The is a guest post by Barbara Diggs, a Paris-based freelance writer specializing in personal finance. When Christine Clifford’s marriage ended two years ago, she found herself solely responsible for the payments and maintenance of her million-dollar home. For months she scrambled to keep up with the bills, but finally made the difficult decision to sell her jewelry – including two one-carat diamond rings, and a pair of diamonds earrings– to stave off foreclosure. “Today, I don’t have any ‘nice’ jewelry,” says Clifford, CEO of Divorcing Divas, LLC, “but I have the peace of mind that I kept my house afloat.” Christine isn’t the only cash-strapped American setting aside “a diamond is forever” sentiment to sell their jewelry these days. Josh Opperman, founder of the website “I Do… Now I Don’t” which specializes in the sale of “preloved” diamond jewelry, reports that 2011 was the site’s best year for diamond ring-listing and sales. Now is a good time to sell. Thanks to an escalating taste for diamonds among the middle class in China and India, diamond prices soared in 2011, increasing by 49% in the first half of the year before ending 19% up overall by the year’s end. As a result, an increasing number of sticker-shocked jewelers are restocking with diamonds purchased from the public, rather than buying from wholesalers. “You’re seeing a lot more signs in [jewelry store] windows saying ‘We buy gold and diamonds,’ not just ‘We buy gold,’” says Rob Bates, senior editor of the Jeweler’s Circular Keystone magazine, a leading trade publication in the jewelry industry. “I even spoke to one jeweler who is only buying diamonds off the street these days.” While the timing may be right, selling your diamond can be a major headache. Unlike gold, which has a quantifiable melt value, resale prices for diamonds have no one objective measure, making it easy for inexperienced sellers to become confused and overwhelmed. To help unravel the mysteries of diamond selling, here are four tips to consider before hocking your stone. 1. Know what you’ve got Just because Granny said her old diamond ring was valuable doesn’t make it so. It doesn’t even make it a diamond. So, before you rush to market, get an accurate picture of its quality and authenticity. A qualified appraiser – preferably one that doesn’t buy or sell diamonds – can give you an unbiased opinion of the stone’s characteristics and condition, and highlight positive and negative attributes that could affect its value. But spending money on a formal assessment isn’t always necessary,says gemologist Neil Beaty, owner of American Gem Registry, an appraisal service in Denver. If you’re short on funds and the diamond is likely worth less than $2,000, have the stone evaluated for free by a professional diamond buyer or even a pawnbroker. Visit two or three shops to get a range of opinions; in the end, you’ll have a solid idea of the specifications and state of your stone. 2. Set a realistic price Having unrealistic price expectations for your diamond is the fastest way to disappointment with any ultimate sale. Beaty recommends two approaches to determining a shrewd price. First, if having an appraisal, ask how much the stone might be worth in specific markets and circumstances. “Discussing pricing strategies is about 80% of the benefit of an appraisal for resale customers,” he says. A good appraiser follows current market trends and can help you understand the potential resale value of your diamond. Alternatively, do the legwork yourself. Look at prices of completed eBay sales for diamond jewelry with similar characteristics; check out comparable new diamonds in retail stores and online, and factor in a discount for your pre-worn jewel. Above all, remember that in most cases, “the only reason anyone will buy your diamond is because they’re either going to make a profit from it or because it’s a good bargain,” says Beaty. “Otherwise, they’d buy it new.” 3. Investigate your selling options Resellers of diamond jewelry have two options: sell to the jewelry industry or to the public. Choosing a buyer isn’t always about getting the top price, says Beaty, but is often a function of how quickly you can settle the deal, how much you trust the buyer, or your stomach for negotiation and marketing. The primary advantage of selling to someone in the jewelry industry is time. If you want to sell quickly and safely with little fuss over marketing, target a jeweler, diamond dealer or pawnbroker. “The most important thing is to choose someone you trust,” says Murray Rose, President of Rose Estate Jewelers in Chicago. Always check their Better Business Bureau rating or seek out American Gem Society members, who are dedicated ethical business practices. The downside to selling to an industry insider is that you’re unlikely to get top dollar. Since they intend to make a profit from your stone, they have no reason to pay anywhere near retail value. Generally, members of the public pay more for diamonds than industry insiders, as they’re looking to save on retail but can’t access wholesale prices, says Beaty. The hard part here is finding the right buyer. Online classifieds such as Craigslist can bring success, but you’ll have the hassle of filtering out the weirdoes and cons. eBay is a good platform, particularly if you have previous selling experience there. Another option is “I Do…Now I Don’t”, a relative newcomer to the online auction scene. Like eBay, the site allows sellers to list diamond jewelry with pictures and descriptions. However, unlike eBay, once a buyer and seller make a deal, both the ring and money are sent to the site. “The money is held in escrow while a certified, independent gemologist authenticates and appraises the [diamond],” explains Josh Opperman, the site’s founder. “The buyer’s money is only released when the diamond certification process is complete.” The site takes a 15% commission on sales. Also consider giving your jewelry to a consignment shop or dealer to sell for you. You might fetch a better price than selling to an industry insider because the diamond will be sold to the public, but the dealer will take a 25-40% commission. If you choose this option, never fail to obtain strong dealer references, says Beaty. When leaving your diamond with another person, you should trust them absolutely. 4. Be emotionally ready to sell Because diamonds are often symbols of passion or love, they can be harder to part with than any other piece of jewelry. Nonetheless, “you have to leave emotions out of selling,” says Rose. Sentimental value may raise the price of the diamond in your eyes, but a potential buyer won’t be so moved. More important, selling before you’re ready could bring long-lasting regrets. Linda Bryant, a freelance writer in Nashville, grew panicked by piling bills and slow business during the Great Recession, and hastily sold her grandmother’s platinum and diamond cocktail ring for a song. Two years later, it’s still a painful topic. “It was crazy to sell it for so little,” she says. “I should have willed it to my niece.” On the other hand, if you’re considering selling diamond jewelry whose sentimental value has diminished but you’re still clinging to memories, Christine Clifford offers this piece of advice: “Recognize that while it was a part of your life at one time, and most likely represented someone or something important to you, you need to move on. Diamonds are only material things. Your peace of mind is more important.”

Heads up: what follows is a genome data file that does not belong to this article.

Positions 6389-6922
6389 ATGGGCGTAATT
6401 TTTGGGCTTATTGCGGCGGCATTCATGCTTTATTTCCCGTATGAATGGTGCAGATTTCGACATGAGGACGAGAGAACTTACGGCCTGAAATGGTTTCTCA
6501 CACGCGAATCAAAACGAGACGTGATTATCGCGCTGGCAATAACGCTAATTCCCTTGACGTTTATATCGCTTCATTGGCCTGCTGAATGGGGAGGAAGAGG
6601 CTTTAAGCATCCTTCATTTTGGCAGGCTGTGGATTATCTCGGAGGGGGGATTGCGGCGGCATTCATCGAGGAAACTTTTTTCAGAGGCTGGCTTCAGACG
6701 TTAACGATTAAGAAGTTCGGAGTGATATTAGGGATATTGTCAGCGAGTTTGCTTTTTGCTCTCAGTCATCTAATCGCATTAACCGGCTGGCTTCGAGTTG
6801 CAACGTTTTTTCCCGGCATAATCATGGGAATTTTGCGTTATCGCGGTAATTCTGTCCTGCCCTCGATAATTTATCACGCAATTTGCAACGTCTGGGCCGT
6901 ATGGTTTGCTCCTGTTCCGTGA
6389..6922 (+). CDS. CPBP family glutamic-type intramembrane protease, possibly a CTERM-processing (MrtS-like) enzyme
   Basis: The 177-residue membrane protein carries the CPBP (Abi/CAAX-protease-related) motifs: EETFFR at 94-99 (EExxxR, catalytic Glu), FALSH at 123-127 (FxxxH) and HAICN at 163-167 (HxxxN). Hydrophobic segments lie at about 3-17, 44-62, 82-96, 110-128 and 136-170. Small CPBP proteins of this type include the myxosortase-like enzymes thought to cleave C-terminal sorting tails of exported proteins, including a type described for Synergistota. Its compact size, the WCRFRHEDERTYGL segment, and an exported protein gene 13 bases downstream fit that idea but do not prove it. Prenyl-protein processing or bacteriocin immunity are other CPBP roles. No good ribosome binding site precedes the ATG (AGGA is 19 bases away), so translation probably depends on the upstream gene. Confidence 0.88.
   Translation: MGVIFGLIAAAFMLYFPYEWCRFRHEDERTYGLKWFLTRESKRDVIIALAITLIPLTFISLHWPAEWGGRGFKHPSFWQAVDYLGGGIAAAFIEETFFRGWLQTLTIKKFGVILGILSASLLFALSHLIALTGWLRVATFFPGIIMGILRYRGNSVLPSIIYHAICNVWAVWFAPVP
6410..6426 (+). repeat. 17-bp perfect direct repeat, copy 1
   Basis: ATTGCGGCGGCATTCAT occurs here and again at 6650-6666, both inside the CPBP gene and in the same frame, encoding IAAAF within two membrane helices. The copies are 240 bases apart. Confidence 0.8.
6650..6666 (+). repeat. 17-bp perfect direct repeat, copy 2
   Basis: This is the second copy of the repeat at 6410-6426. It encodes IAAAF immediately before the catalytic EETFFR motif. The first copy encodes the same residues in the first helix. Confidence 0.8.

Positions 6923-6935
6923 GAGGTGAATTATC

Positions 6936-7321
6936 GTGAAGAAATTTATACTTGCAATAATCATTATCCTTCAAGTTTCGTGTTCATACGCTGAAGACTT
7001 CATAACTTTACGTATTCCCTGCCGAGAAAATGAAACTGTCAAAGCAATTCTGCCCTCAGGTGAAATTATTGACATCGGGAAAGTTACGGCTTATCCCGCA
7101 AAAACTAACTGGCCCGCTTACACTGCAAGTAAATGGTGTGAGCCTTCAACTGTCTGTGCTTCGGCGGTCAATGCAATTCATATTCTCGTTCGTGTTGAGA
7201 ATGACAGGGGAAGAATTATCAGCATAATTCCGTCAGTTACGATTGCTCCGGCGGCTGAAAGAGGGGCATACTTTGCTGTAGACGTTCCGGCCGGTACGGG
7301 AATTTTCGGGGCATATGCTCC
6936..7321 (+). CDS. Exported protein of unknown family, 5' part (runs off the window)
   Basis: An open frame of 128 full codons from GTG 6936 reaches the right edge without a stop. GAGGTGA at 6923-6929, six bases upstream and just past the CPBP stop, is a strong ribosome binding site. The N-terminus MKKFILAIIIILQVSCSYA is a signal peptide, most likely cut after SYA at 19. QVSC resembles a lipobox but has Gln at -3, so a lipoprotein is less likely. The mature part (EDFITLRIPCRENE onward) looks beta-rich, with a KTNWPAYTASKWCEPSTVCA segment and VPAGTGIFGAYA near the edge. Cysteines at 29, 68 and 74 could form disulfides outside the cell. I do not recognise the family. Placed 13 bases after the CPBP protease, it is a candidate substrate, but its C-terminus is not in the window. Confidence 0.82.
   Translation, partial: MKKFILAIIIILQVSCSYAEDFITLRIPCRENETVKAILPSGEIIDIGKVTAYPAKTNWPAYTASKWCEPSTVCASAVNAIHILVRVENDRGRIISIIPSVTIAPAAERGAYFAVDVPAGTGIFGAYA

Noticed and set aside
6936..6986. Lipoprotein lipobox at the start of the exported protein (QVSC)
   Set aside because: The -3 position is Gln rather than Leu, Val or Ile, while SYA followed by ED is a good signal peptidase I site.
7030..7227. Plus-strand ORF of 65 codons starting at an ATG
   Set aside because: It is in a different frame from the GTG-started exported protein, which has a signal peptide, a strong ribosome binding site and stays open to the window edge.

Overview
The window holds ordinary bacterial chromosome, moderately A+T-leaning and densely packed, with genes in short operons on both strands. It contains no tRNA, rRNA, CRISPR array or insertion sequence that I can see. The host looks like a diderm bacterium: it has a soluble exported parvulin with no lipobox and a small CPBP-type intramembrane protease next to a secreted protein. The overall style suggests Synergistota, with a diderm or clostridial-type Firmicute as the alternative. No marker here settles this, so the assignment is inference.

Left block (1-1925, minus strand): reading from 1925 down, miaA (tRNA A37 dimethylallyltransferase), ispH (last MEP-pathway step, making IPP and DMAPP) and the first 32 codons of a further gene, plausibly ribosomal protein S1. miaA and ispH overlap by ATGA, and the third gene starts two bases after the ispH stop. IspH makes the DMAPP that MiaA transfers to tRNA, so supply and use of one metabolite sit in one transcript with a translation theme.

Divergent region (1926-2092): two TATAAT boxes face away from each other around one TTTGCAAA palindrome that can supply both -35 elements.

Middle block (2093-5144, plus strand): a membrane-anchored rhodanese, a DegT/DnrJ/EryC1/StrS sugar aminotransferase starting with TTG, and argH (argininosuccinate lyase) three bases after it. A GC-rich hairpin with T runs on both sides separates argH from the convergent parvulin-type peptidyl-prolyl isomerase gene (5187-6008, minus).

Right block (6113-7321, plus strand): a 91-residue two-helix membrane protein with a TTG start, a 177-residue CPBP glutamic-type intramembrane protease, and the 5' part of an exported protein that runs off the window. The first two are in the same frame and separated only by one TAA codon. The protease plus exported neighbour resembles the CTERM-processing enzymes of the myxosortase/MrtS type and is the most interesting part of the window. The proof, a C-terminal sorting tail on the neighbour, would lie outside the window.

Sell Your Diamond Engagement Ring – Get Two Offers